Stem Cells: Giant Panda Research Plan To Generate Global Action
A giant panda study used stem cell research to determine some of the deadly diseases that pandas are susceptible to according to Iain Valentine, Director of Giant Pandas for the Royal Zoological Society of Scotland, in a news release.
The RZSS European giant panda zoos are distinct and have three agreements with China: A ten year loan of Yang Guang, a ten year loan of Tian Tian (also known as Sweetie and Sunshine) and a research agreement, according to Valentine.
The RZSS is currently involved in 40 giant panda projects around the globe, some of which are funded by RZSS itself. Some of the other projects received external funding and others are through partnership with other organizations.
This research work was initiated from the Giant Panda Research Symposium, held in Edinburgh in 2013, when RZSS gathered over 60 experts from around the world to help develop a five-year research plan for giant pandas, with the aim of generating global action on how giant pandas are cared for in zoos around the world and in Chinese reserves.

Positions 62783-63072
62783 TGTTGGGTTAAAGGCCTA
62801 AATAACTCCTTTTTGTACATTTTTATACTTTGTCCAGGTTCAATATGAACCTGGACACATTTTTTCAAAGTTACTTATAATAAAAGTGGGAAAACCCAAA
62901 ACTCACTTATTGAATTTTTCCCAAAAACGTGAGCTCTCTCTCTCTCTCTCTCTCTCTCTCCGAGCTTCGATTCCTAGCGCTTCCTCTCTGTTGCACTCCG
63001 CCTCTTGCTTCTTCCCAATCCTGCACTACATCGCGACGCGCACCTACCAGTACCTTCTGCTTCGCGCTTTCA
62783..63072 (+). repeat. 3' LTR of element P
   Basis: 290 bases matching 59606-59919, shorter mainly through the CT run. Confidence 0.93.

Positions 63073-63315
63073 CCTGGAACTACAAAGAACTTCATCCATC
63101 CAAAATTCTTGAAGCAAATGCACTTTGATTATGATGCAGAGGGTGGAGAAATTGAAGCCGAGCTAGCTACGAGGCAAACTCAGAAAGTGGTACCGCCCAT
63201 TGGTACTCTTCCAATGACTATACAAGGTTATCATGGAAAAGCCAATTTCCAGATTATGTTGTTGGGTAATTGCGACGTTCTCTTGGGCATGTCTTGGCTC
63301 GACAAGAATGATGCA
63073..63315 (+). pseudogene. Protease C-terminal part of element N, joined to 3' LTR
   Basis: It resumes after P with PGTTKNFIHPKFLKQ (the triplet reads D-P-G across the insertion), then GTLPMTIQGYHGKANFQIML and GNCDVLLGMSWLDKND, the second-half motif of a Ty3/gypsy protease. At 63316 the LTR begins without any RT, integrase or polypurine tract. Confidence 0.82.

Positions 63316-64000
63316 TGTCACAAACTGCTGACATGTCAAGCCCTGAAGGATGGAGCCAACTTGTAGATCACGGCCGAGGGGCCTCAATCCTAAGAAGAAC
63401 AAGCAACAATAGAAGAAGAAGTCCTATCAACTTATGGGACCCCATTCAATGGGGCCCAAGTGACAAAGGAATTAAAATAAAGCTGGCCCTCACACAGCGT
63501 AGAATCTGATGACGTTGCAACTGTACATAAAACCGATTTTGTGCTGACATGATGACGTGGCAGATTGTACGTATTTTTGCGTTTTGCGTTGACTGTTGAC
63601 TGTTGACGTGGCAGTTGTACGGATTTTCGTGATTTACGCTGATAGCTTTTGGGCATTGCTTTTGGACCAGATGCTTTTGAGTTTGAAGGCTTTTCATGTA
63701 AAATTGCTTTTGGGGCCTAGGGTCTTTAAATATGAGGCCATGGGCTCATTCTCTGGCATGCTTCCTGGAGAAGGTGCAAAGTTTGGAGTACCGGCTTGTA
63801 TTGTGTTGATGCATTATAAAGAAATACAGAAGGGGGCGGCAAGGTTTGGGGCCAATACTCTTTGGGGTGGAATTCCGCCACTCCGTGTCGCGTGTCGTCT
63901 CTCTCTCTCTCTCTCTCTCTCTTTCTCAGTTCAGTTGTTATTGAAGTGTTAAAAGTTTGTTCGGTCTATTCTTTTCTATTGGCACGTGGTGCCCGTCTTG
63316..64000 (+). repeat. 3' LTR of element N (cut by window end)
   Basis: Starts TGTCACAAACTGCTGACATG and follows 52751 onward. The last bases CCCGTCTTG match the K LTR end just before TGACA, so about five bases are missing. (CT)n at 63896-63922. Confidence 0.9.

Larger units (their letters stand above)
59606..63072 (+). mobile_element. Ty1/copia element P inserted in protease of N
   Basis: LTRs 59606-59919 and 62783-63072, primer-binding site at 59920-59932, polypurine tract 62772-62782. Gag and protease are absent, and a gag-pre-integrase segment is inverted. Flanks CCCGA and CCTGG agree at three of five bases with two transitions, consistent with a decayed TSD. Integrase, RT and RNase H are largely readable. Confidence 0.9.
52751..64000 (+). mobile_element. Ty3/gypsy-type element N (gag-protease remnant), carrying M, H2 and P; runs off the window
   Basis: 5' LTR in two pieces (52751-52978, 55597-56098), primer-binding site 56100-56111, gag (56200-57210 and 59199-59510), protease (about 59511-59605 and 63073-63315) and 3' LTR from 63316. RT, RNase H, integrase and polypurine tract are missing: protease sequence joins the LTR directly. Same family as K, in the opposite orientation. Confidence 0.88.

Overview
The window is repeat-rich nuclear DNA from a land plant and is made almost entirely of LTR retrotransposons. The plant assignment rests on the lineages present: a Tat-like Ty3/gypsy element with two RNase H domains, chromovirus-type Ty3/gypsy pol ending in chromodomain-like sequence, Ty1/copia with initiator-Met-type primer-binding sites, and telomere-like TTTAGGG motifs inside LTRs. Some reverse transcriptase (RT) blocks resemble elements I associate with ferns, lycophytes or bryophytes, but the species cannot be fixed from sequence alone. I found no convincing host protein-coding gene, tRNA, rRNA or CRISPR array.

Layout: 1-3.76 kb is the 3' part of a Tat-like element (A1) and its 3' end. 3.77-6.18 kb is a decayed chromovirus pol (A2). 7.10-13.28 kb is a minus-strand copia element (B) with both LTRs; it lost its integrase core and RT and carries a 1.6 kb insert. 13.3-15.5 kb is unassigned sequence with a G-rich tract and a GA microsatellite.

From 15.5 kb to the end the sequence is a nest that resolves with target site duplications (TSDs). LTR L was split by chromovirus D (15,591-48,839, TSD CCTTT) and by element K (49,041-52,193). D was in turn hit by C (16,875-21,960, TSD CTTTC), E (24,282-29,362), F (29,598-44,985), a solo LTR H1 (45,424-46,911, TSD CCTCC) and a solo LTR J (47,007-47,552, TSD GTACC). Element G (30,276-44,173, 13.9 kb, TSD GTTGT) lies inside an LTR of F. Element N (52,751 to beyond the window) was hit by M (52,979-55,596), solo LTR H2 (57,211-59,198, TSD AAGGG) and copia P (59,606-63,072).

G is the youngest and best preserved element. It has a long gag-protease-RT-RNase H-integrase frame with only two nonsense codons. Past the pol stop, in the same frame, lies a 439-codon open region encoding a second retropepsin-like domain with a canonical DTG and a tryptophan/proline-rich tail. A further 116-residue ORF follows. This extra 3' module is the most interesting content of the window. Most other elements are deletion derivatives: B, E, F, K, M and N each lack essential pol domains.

A scientific paper was published regarding a stem cell production project with a number of other prestigious organizations. The stem cells were produced from swabs that are essential to enabling conservationists to seek another method of bio-banking genetic resources other than sperm or eggs.
"Cell lines, created from easily collectable samples like cheek swabs, help with research into some of the deadly diseases that pandas are susceptible to such as distemper, parvovirus and retrovirus. Cell lines allow us to test potential vaccines without having to involve the animals themselves, and they can also be used for tissue repair," said Valentine, via the release.
However, the study has nothing to do with cloning, though some key figures involved in cloning Dolly the sheep are sharing their expertise as part of the project.
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